The Malta Independent 25 September 2020, Friday

Our Heritage Saved: St Roque Chapel

Malta Independent Wednesday, 30 May 2007, 00:00 Last update: about 7 years ago

Small wayside chapels are a special feature of the Maltese Islands, and this charming early 17th century chapel was purposely built for prayers to deliver people from the plague. Most chapels are now found on the outskirts of villages, but this one is right in the centre of Zebbug, in an urban environment rather different to its rural surroundings of many years ago.

In 1592, the first bubonic plague epidemic hit the Maltese Islands, probably brought over by the galleys of the Grand Duke of Tuscany. About 3,000 people died of this killer disease.

The small chapel of St Roque was built in the same year as the result of a vow to the saint by a couple from Zebbug, Katerina and Tumas Vassallo, if he would spare the village from the plague. After their death, they also bequeathed a field in the vicinity of Wied is-Sewda so that its produce could be sold to finance the rent and to pay for the celebration of Holy Mass on the feast of St Roque on 16 August every year. At around this time, other chapels dedicated to this saint were built in Valletta, Balzan and Birkirkara.

St Roque was French and lived in the 14th century. It is said that he turned down a wealthy inheritance and dedicated himself to curing the sick. He survived the plague, which he contracted while caring for victims of this disease. Legend has it that his dog licked his wounds clean and helped him survive, which is why he is considered as the protector of those suffering from the plague. He is nearly always depicted with his dog at his feet whenever he is represented in paintings or statues. A statue of St Roque stands at the street corner in front of the chapel, and the painting of the saint above the main altar is an early 17th century work by an unknown artist that was restored in 1989.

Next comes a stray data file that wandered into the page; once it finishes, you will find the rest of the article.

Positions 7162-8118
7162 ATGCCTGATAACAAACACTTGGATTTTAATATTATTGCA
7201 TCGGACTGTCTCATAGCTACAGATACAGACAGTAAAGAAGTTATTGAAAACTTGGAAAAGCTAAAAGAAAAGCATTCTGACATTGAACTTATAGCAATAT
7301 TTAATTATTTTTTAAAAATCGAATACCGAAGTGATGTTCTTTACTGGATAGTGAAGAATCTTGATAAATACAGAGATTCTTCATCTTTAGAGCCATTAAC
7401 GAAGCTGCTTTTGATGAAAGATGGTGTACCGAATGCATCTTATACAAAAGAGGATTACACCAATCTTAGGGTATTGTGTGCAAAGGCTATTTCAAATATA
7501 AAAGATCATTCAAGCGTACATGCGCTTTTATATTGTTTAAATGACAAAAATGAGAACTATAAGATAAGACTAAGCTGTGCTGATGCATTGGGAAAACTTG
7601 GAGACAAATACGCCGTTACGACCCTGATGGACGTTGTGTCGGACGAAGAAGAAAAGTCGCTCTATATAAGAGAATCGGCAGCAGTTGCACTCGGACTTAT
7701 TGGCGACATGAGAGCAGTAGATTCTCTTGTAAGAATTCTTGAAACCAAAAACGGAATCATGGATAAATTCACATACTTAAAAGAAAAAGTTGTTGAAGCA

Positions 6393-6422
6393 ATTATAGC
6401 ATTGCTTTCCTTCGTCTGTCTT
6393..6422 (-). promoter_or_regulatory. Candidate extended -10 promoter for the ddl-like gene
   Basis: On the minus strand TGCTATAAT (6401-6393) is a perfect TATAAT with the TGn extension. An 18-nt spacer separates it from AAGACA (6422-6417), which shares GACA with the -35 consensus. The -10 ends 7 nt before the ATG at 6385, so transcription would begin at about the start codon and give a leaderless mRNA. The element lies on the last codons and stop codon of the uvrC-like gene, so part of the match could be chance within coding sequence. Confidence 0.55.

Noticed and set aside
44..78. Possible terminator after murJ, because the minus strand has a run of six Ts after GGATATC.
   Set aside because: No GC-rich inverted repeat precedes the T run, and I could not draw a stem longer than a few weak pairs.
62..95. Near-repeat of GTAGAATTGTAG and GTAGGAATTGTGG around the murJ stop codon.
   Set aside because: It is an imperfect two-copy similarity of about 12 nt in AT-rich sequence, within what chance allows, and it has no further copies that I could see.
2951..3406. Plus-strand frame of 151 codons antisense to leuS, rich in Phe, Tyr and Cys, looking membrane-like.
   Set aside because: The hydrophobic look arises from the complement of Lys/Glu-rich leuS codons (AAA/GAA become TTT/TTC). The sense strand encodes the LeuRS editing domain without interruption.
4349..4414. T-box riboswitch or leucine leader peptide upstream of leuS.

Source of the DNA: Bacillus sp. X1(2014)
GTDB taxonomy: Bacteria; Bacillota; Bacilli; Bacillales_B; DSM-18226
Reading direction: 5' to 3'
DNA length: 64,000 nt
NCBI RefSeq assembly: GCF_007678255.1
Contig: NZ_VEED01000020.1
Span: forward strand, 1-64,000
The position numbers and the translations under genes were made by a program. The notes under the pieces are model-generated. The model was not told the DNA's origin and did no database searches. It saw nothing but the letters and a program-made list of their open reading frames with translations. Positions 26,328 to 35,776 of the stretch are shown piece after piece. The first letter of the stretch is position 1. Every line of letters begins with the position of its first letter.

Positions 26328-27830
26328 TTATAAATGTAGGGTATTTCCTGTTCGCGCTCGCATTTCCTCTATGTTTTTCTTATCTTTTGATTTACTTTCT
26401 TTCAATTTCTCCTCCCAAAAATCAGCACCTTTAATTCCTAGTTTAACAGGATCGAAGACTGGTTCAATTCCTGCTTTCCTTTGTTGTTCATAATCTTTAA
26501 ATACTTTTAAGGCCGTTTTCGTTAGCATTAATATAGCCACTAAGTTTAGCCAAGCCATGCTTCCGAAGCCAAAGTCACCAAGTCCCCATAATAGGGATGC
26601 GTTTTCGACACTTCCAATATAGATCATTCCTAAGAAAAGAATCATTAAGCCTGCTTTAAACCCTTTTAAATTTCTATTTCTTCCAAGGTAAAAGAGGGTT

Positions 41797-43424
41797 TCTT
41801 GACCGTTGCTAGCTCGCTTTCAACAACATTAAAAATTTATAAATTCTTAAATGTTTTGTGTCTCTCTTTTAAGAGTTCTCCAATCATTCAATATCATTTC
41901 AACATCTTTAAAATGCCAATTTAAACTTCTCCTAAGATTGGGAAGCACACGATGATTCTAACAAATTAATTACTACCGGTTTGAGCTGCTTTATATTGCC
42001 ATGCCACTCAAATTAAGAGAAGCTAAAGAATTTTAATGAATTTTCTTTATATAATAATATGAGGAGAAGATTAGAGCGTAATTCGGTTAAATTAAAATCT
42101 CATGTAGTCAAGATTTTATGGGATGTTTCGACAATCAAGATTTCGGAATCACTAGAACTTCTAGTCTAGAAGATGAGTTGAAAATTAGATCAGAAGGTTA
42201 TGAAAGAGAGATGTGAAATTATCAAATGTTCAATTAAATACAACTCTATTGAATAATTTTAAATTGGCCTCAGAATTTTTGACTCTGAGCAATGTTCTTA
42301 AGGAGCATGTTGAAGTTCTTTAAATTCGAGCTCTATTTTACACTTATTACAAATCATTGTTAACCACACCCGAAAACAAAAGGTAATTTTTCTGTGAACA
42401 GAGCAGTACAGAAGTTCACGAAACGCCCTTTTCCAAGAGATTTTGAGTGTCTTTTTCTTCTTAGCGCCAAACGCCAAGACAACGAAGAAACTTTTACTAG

The chapel is typical of an architectural style that uses the soft local stone because wood was scarce. It is roofed with stone slabs on three arches that divide it into four bays. It measures eight metres long and seven metres wide and has no side openings. On top of the entrance is a small circular window and a carved rectangular frame void of any internal decorations. The chapel is further adorned with a single arched belfry that still holds a small bell and two waterspouts drain rainwater from the roof. There is still a stone bench around the side of the chapel and an attractive parvis at the entrance measures exactly half the area of the chapel.

This is the only chapel among the 14 of Zebbug to have survived in its original form. It has been in the care of Din l-Art Helwa since 1980, when the ecclesiastical authorities granted it in guardianship to the organisation that has maintained it rigorously over the years. The chapel was re-opened in 1989 on the initiative of Michael Bonnici, who is still its custodian.

It houses a collection of exhibits consisting of early 20th century photographs of Zebbug and its numerous chapels and memorabilia and artefacts dedicated to numerous important personalities born in Zebbug. Among these are patriots Dun Mikiel Xerri, Bishop Francis Saviour Caruana, the “father of the Maltese language” Mikiel Anton Vassalli, Malta’s national poet Dun Karm Psaila and well known artists Lazzaro Pisani, Francis Saviour Sciortino and Antonio Sciortino, whose works of art embellish many places in Malta.

Over the last two years, the internal structure of the chapel has been restored and its contents refurbished and enhanced to a modern state of presentation. This work was made possible with the financial support of Round Table (Malta) One.

The Chapel of St Roque in Main Street, Zebbug, was reopened by Din l-Art Helwa this year on 3 April. It is open on request and is of great interest to scholars and visitors alike.

For more information please call 2122-0358 or 9942-4176.

Be a guardian of Malta’s heritage by becoming a member of Din l-Art Helwa. For more details e-mail [email protected] indicating your name and forwarding address, or visit our website www.dinlarthelwa. org.

Victor Rizzo is treasurer of Din l-Art Helwa

Photos: Joseph Chetcuti and Victor Rizzo

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